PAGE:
|Photo by Steven Schreiber|
|Rachelle Rafailedes, Elyse Morris and Chalvar Montiero|
Valentine's Day Explained
Kyle Abraham and Friends in "Heartbreaks and Homies" at Joe's Pub
By QUINN BATSON
Heartbreak spawns humor and humility, and all three inspired a great evening of dance at Joe's Pub, titled "Heartbreaks and Homies," produced by DanceNOW and choreographed by Kyle Abraham, with a little help from friends Alex Escalante, Faye Driscoll and David Dorfman.
Valentine's Day seems built for Kyle Abraham, giving him the perfect reason to dig out gem-songs of love and loss and set dances to them. His opening solo sets the tones for the evening, running through three songs and more emotions, ranging from timid searching to aggressive display. He flashes from one emotional place to the next in shifts quick enough to evoke humor and awe.
|KYLE ABRAHAM: HEARTBREAKS AND HOMIES|
|Choreography by: Kyle Abraham, David Dorfman, Faye Driscoll, Alex Escalante.|
Dancers: Kyle Abraham, Chalvar Montiero, Elyse Morris, Christopher Nolan, Rachelle Rafailedes, Hsiao-Jou Tang
Raja Feather Kelly and Jenna Riegel
Faye Driscoll and Jesse Zaritt
Sound design by: Brandon Wolcott (Faye Driscoll).
February 11 and 12, 2011
The slinky jazz My Funny Valentine gives Chalvar Montiero and Christopher Nolan just enough room to move, lips locked, in scarlet windbreakers and lava lamp red lighting. There is only so much dance one can do in the midst of a kiss, but a motif of bent elbows meeting and hands extending blindly and never quite meeting works well.
Things get hot when Rachelle Rafailedes appears, pulling Nolan into a big, funky duet to Baby Let Me Kiss You. The unconstrained, explosive dancing is a welcome change of pace and great fun to watch.
Sly Stone, in the body of Raja Feather Kelly, brings things back down a bit to sing That Kind of Person for a bittersweet ("I loved... when you shunned me") duet between Kelly and Jenna Riegel, choreographed by David Dorfman. Riegel lifts the much larger Kelly onto her shoulder and even chugs around a bit with him there before the two fly together and slide apart in good Dorfman style, funny with a tinge.
And funny with a tinge is a good way to describe Faye Driscoll's work-in-progress duet with Jesse Zaritt, too, without giving anything away to those who see it in the future.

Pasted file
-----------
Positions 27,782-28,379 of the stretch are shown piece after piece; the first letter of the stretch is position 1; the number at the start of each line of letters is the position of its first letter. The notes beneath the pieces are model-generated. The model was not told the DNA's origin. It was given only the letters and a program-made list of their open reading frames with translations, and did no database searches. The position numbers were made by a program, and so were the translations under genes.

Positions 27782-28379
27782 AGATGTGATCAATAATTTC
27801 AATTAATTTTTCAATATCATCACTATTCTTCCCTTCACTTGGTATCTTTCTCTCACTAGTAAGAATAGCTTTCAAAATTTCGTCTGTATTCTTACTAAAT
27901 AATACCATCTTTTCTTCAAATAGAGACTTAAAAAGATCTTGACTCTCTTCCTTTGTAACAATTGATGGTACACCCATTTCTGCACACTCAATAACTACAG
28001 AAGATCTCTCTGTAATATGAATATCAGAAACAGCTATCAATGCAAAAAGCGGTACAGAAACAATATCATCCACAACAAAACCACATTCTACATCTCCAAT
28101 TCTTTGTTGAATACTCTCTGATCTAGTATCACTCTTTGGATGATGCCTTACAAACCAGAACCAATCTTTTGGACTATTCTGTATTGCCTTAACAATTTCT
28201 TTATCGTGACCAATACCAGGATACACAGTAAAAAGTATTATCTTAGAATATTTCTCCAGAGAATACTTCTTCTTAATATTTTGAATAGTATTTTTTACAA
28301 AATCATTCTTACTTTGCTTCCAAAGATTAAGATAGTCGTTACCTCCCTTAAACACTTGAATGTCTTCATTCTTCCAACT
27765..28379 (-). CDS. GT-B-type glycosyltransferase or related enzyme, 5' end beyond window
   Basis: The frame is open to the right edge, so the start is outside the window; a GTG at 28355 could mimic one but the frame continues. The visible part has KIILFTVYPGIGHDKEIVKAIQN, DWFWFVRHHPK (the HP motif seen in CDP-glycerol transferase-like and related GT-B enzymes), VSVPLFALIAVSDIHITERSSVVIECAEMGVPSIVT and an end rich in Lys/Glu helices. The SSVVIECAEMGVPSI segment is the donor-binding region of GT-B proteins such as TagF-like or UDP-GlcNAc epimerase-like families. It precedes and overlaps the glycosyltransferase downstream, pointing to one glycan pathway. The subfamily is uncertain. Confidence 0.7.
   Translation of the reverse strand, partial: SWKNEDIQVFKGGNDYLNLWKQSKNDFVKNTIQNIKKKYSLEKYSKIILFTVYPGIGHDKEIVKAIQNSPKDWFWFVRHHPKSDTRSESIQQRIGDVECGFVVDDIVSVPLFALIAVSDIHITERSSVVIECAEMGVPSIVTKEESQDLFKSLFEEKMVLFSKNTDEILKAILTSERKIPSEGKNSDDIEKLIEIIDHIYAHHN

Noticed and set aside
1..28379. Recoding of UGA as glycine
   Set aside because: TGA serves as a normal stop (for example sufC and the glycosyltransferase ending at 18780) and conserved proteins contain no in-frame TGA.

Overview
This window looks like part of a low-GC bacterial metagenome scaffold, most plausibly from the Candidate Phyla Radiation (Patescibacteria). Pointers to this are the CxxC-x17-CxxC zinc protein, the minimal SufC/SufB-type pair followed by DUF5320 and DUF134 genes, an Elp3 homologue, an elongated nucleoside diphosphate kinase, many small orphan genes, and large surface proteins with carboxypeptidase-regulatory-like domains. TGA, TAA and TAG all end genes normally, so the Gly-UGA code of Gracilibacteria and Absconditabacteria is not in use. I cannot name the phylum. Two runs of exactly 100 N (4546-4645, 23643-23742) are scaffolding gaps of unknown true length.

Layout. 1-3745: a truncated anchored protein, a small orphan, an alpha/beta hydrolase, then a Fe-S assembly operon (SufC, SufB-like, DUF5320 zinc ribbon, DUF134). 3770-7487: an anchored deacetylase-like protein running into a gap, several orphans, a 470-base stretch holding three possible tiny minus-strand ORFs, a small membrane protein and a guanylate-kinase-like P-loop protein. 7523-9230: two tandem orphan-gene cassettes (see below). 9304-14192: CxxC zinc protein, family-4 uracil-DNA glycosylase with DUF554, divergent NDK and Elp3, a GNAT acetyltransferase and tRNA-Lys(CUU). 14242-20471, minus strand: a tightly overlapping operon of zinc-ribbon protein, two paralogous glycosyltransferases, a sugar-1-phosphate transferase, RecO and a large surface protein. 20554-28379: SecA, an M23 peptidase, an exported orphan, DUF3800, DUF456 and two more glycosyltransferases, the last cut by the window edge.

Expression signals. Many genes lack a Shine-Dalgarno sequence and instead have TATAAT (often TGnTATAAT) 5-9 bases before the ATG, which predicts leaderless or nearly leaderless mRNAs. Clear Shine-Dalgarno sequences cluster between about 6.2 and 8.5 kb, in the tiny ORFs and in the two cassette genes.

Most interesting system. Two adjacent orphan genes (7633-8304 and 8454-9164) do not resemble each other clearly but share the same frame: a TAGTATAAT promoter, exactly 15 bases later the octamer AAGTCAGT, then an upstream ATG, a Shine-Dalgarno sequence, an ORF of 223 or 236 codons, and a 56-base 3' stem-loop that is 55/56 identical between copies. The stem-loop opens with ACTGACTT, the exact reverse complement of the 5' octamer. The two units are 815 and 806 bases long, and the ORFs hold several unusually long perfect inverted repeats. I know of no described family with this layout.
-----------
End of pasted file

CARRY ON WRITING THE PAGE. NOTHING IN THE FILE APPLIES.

Bring back the slink, though, for Love Honey, Love Heartache, a luscious duet between Rafailedes and Hsiao-Jou Tang. Tang has a softer style that syncs well with Rafailedes' fireworks and makes her look a bit vulnerable on her own. ("I tried to give you love but you broke my heart.")
Leave it to Alex Escalante to nail the frustrations of communicating with a lover. His masterful use of live voice loops is hilarious. Looping repetitions of "repeat yourself so I can understand and I'll do the same for you" drive that point home beautifully, and the ad libs he does over Out of my Reach by The Temprees and Kiss and Say Goodbye by The Manhattans are funny commentary during the music that become poignant on their own when the songs are over.
Abraham and his well chosen dancers have the last word, though. The trio of Elyse Morris, Montiero and Rafailedes shifts seamlessly to a duet between Morris and Montiero with the simple trick of shedding a jacket. When Montiero, who has been dancing mainly with red-haired Rafailedes while both wear red, sheds his red to reveal white, he joins white-wearing Morris in a black duo. This easy shifting is so typical of Abraham's style and so impressive when it is pulled off as well as it is.
Abraham's musical choices, like the acoustically stripped-down version of Bowie's Let's Dance by M. Ward in the final duo, are excellent, too. They give the evening a universal feel and show the power of crowd-sourcing: he asked people to post their favorite love and breakup songs on facebook and chose from those.
|FEBRUARY 17, 2011|
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